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It’s Time For The Lady Lions To Move On From Carolyn Kieger

A coaching change is needed in State College.

It’s been nearly five years since Carolyn Kieger was hired as the head coach of Penn State women’s basketball. In those five years, the Lady Lions have notched just one winning season, recorded one Big Ten Tournament win, and never made a postseason appearance beyond conference play.

After five years and little results, it’s past time for Penn State to hit the reset button on its women’s basketball program.

Let’s start from the beginning.

Kieger’s hiring is still fascinating. A Marquette alumna, Kieger was nearing the top of women’s collegiate basketball at the helm of her alma mater. She took the Golden Eagles to their first Big East Tournament title and two regular-season titles. She coached Marquette in three straight NCAA Tournaments, which served as the three final years of her five at Marquette.

Then, she left. After proving she could take her alma mater to national prominence, Kieger took off for Penn State. Her stated reason has always been that she liked the challenge, and she wanted to take the Lady Lions through a rebuild and make something of it.

Rebuild has been the defining word of the program. It was one of the first words used to describe Kieger’s hiring. Several seasons later, Kieger makes sure to tell anyone who will listen that Penn State is still in that rebuild.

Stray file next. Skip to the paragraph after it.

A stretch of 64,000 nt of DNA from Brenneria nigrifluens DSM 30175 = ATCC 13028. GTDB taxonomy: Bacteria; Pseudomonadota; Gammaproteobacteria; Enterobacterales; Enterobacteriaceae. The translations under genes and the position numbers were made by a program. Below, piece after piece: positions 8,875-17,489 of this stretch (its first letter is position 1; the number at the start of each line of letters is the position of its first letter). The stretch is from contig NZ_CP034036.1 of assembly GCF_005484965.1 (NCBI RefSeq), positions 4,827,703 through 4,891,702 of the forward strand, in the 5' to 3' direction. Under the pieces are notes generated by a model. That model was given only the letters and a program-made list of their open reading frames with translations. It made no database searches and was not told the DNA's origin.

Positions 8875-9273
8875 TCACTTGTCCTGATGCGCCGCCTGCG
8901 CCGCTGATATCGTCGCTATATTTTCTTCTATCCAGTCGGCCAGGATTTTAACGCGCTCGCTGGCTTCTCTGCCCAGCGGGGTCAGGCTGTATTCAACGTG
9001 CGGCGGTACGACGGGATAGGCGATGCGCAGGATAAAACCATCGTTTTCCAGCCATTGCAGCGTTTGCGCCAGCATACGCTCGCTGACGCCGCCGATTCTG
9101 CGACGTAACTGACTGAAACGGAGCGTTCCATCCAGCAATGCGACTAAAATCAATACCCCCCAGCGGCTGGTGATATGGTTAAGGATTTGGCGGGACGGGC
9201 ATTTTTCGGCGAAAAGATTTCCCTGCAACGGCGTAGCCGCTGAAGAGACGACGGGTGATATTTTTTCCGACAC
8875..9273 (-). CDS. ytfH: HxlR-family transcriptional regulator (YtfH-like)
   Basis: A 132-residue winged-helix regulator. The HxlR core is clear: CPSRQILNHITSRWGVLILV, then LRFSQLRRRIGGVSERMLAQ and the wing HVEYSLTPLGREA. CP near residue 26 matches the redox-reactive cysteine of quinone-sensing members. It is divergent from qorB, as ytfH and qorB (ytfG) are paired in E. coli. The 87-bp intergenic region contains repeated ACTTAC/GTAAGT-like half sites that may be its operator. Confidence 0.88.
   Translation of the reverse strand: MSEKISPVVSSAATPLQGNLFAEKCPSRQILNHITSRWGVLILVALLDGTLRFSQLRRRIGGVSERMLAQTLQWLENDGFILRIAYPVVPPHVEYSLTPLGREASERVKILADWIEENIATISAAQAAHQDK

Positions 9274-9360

After the Lady Lions’ latest loss to Ohio State, it’s time to say the rebuild is fundamentally insecure. The tale of Kieger’s tenure has been redundancy after redundancy, and the 2023-24 season is just another example of her shortcomings while coaching Penn State.

Throughout her time at Penn State thus far, the Lady Lions beat up on a few non-conference opponents, and Kieger talks about how her team is setting records at Penn State. This year, the Lady Lions were even ranked, however briefly.

After getting through non-conference play, the Lady Lions struggle against Big Ten opponents. They end the season with a losing streak that carries into the Big Ten Tournament as the team simply cannot survive the end-of-season haul. Whether it’s the Lady Lions’ aggressive style of play that wears the team out or something within the locker room, Kieger’s teams just haven’t been built for February.

It was just a few weeks ago that the Lady Lions were pinned as a top-10 seed in the NCAA Tournament. As of Tuesday, February 27, Penn State is listed as one of the first four teams left out of March Madness in ESPN’s Bracketology. In an event where the Lady Lions don’t make an end-of-season surge, which seems unlikely, Penn State will go another year without making the NCAA Tournament.

With all due props to Kieger, this will still go down as her best season as Penn State’s head coach. Penn State should still reach the WNIT and finish with Kieger’s first winning season representing Penn State.